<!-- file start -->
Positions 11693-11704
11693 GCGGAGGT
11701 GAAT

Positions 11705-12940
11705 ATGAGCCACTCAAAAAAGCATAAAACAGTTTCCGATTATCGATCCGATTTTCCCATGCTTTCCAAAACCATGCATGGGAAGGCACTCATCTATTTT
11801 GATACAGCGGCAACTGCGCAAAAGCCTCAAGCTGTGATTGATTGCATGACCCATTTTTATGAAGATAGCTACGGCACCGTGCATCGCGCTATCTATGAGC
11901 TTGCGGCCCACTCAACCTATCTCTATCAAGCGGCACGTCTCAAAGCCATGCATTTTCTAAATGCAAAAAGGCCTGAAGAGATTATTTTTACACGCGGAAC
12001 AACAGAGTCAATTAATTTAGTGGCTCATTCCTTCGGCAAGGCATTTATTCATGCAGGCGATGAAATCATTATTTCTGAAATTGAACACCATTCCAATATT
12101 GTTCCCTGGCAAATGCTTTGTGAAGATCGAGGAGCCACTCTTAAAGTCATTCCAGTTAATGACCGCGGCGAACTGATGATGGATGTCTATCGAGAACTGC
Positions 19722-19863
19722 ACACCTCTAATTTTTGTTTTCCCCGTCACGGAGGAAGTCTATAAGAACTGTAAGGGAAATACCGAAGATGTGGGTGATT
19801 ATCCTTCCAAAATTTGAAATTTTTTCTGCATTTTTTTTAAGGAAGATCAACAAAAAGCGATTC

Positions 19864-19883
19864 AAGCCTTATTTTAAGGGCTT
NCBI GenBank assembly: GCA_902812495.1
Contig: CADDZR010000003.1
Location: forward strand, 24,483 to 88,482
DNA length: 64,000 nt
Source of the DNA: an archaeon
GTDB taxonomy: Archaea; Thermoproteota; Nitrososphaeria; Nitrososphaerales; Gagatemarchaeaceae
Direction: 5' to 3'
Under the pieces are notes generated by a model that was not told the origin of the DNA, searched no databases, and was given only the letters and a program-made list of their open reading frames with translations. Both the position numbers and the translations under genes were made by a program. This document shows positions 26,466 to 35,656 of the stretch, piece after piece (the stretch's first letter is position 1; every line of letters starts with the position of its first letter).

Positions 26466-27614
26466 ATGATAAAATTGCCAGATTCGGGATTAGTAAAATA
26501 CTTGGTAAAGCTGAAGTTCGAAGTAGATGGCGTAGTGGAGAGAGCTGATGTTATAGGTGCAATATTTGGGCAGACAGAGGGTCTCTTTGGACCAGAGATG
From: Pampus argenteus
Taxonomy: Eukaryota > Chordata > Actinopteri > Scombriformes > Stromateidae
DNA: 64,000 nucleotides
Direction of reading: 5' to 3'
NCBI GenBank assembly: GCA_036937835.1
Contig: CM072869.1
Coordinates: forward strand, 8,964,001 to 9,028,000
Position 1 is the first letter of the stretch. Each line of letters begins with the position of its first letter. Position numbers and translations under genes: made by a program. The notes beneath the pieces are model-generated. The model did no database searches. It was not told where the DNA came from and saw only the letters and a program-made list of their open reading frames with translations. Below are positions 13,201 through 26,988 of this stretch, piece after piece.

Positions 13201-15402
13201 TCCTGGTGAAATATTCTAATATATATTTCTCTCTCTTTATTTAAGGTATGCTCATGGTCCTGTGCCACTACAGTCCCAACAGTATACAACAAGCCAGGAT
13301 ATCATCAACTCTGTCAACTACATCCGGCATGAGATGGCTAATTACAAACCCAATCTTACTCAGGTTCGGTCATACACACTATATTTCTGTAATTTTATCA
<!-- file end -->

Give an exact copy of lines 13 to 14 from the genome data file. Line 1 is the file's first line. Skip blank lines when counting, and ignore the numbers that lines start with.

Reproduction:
Positions 19864-19883
19864 AAGCCTTATTTTAAGGGCTT